by Paul Culnane

On  28 May 2001, The Australian Performing Rights Association (APRA) hosted their annual awards ceremony, but this was a special occasion, celebrating the 75th anniversary of the organisation's establishment. Basically, this outfit tries to ensure that royalties for performing rights of Australian music are duly paid to the artists. For more information about APRA, try this link: http://www.apra.com.au.

In this year's contemporary gongs, artists like Powderfinger, Savage Garden and Killing Heidi won significant awards, while multi-platinum producer Charles Fisher was honoured with the Ted Albert Award for Outstanding Contributions to the Industry.

To highlight the landmark 75th anniversary, a special poll was conducted among 100 distinguished Australian writers, musicians, critics, broadcasters and other prominent industry figures to decide what were the Top 30 Australian Songs of all time. An entirely fine or maybe bogus exercise, depending I guess, on one's level of cynicism. But, come to think of it, it remains a large call by any stretch, if you wanna play the game; which many pundits have, since the controversial (wasn't it supposed to be?) announcement of the final APRA list.

Anticipation mounted before the gala event. Teasers and leaks were put out as to what the # 1 choice might be. There seemed to be a sudden, mysterious ubiquitousness on various TV shows and in the dailies, of the normally reclusive Harry Vanda and George Young. Cue, natch, speculation that Friday On My Mind; the sublime piece of perfect pop that The Easybeats crafted in 1967 to form a lasting international Aussie legacy-hit; would storm home. It did.

You can find the list of the top ten finalists, together with a rundown of the next 20 voted songs at the APRA website.

The celebratory, and indeed celebrity event, held in the Randwick Racecourse complex, drew many prominent and revered figures from the treasured back pages of Aussie rock and pop who mingled enthusiastically with some of the younger new-guard performers like You Am I. How exciting it was that this most appropriate of successors to the Easys (who've covered them a couple of times) should render Friday On My Mind in typically rambunctious style, with none other than the song's main architect, Harry Vanda, in a rare appearance on guest guitar. Guest? Christ! He and George Young wrote what - forget contention for the moment - has been voted the best Oz song ever!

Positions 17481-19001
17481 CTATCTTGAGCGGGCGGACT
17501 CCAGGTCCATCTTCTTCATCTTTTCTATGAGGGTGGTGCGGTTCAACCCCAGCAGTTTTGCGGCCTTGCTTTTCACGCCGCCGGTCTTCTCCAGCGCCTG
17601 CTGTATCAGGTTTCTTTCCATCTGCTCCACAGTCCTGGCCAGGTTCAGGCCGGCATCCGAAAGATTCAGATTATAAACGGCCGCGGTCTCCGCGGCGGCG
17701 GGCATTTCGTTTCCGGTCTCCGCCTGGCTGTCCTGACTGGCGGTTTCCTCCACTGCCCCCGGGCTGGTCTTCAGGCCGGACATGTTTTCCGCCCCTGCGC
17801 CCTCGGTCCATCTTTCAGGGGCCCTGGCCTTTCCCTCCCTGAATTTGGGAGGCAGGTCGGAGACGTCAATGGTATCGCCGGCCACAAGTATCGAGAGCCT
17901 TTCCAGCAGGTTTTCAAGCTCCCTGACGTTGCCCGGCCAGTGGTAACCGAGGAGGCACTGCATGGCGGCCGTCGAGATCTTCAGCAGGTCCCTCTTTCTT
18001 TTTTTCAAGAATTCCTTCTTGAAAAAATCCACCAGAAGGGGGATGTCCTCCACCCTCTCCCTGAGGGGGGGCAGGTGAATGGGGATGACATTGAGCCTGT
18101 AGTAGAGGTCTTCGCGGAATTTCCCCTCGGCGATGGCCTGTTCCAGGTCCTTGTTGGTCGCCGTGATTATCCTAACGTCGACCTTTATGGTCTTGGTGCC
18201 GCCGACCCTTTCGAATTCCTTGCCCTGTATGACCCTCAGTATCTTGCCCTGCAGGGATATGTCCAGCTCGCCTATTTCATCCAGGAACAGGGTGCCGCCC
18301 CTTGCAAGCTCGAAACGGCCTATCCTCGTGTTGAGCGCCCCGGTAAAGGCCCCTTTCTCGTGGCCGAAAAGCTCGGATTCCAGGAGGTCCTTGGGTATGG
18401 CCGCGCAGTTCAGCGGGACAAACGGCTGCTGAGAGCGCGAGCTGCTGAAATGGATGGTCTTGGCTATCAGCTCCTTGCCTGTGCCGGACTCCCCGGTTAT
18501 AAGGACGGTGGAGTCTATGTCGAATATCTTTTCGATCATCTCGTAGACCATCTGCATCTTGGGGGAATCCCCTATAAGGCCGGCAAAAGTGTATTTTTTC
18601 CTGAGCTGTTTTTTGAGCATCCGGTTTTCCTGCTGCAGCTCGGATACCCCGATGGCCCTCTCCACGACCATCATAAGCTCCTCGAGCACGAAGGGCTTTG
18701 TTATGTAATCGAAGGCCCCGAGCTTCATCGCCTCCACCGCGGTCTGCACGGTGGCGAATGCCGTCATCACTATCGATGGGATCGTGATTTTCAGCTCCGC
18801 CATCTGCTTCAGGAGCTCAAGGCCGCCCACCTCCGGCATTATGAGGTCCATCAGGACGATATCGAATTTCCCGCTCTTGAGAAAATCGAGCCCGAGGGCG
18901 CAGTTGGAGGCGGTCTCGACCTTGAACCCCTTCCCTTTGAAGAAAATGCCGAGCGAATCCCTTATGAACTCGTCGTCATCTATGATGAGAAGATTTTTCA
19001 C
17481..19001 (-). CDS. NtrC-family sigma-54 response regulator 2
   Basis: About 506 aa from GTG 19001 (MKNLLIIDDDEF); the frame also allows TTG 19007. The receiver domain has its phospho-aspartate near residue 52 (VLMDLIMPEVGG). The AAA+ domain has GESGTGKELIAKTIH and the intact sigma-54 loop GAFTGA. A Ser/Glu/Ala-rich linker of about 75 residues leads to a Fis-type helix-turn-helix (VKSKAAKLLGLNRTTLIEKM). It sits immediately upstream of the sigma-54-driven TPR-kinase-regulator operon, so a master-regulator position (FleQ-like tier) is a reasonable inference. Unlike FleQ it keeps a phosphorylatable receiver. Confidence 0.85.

There were many other highlights during a reportedly fun-filled knees-up. Ross Wilson delivered his classic Daddy Cool number, Eagle Rock with feeling and gusto. So too the too-rarely-seen Dave Mason with The Reels' haunting Quasimodo's Dream, while interesting combinations of performer/song gave us Tex Perkins and his all-girl band excelling with The Loved Ones' unique benchmark The Loved One, and former Cloud Jodi Phillis pillowing Crowded House's indelible Don't Dream It's Over. And what would such an event have been without the presence of evergreen country legend Slim Dusty, and his lump-in-throat performance of The Pub With No Beer?

Award presenters ranged from the predictable and ubiquitous, to the delightfully out-of-the-blue; and included APRA chief and distinguished kiwi musical all-rounder Mike Perjanik, Glenn Shorrock, Glenn A Baker, Savage Garden's Daniel Jones, Arts Minister Peter McGauran, Jimmy Little, Marcia Hines, Ian Meldrum, Brian Cadd, veteran rock entrepreneur Michael Chugg, journalist (and former Split Enzer) Mike Chunn, David Hirschfelder, veteran broadcaster Bob Rogers, and the perenially youthful-looking Billy Thorpe. To have been a fly on the wall among the assembled distinguished guests would have been a MILESAGO-surfer's delight, I'm sure!

Throughout the presentation, many classic "film clips" of the 30 best songs were screened, and guests were given a specially-packaged souvenir video of those clips (including seminal early work from Chris Lofven who made those groundbreaking clips for Eagle Rock and I'll Be Gone)! A collectors' item? Undoubtedly. A bootlegger's motherlode? You betcha...

All in all, the 2001 APRA shindig provoked more media coverage and resultant around-the-water-cooler comment than ever before. Whatever your personal views on what should or should not have been acknowledged on the final list as a great Aussie song, this writer was thrilled at the level of very nice healthy nostalgic discussion about some of OzRock's best tunes, emerging from the most unlikeliest of places. F'rinstance, one of my nieces told me she always thought Friday On My Mind was a Bowie composition. She has since heard the Easybeats' original. She now understands...


...and here are the pix!!

Mike Rudd, a significant figure in the history of OzRock, and author of the iconic Aussie song, I'll Be Gone (coming in at a healthy #13 on the APRA Top 30 best poll) has graciously, and exclusively for MILESAGO, provided us with a groovy set of photos from the APRA bash. Don't they all look so very happy & healthy??

(click on the 'thumbnail' to get a full-screen image)

Brian Cadd, Jo Shorrock and Bill Putt

Mike Rudd, Billy Thorpe, Bill Putt

Michael Chugg & Bill Putt

Rob Lovett
from The Loved Ones

A handful of
dead-set legends




Australasian Performing Rights Association

Stevie Wright interview by Andrew Probyn
conducted the day after his band's song got the #1 gong!!


  • Our friends on the 'RocknRollScars' discussion list for their enthusiastic participation
  • Mike Rudd - for so much great input to our site. In this case, the great photos you can all enjoy here in this feature article
  • Andrew Probyn and Simon Smith (with or without his amazing dancing bear) - for their fantastic generous contributions

2001 ICE Productions / MILESAGO. All photos 2001 Mike Rudd

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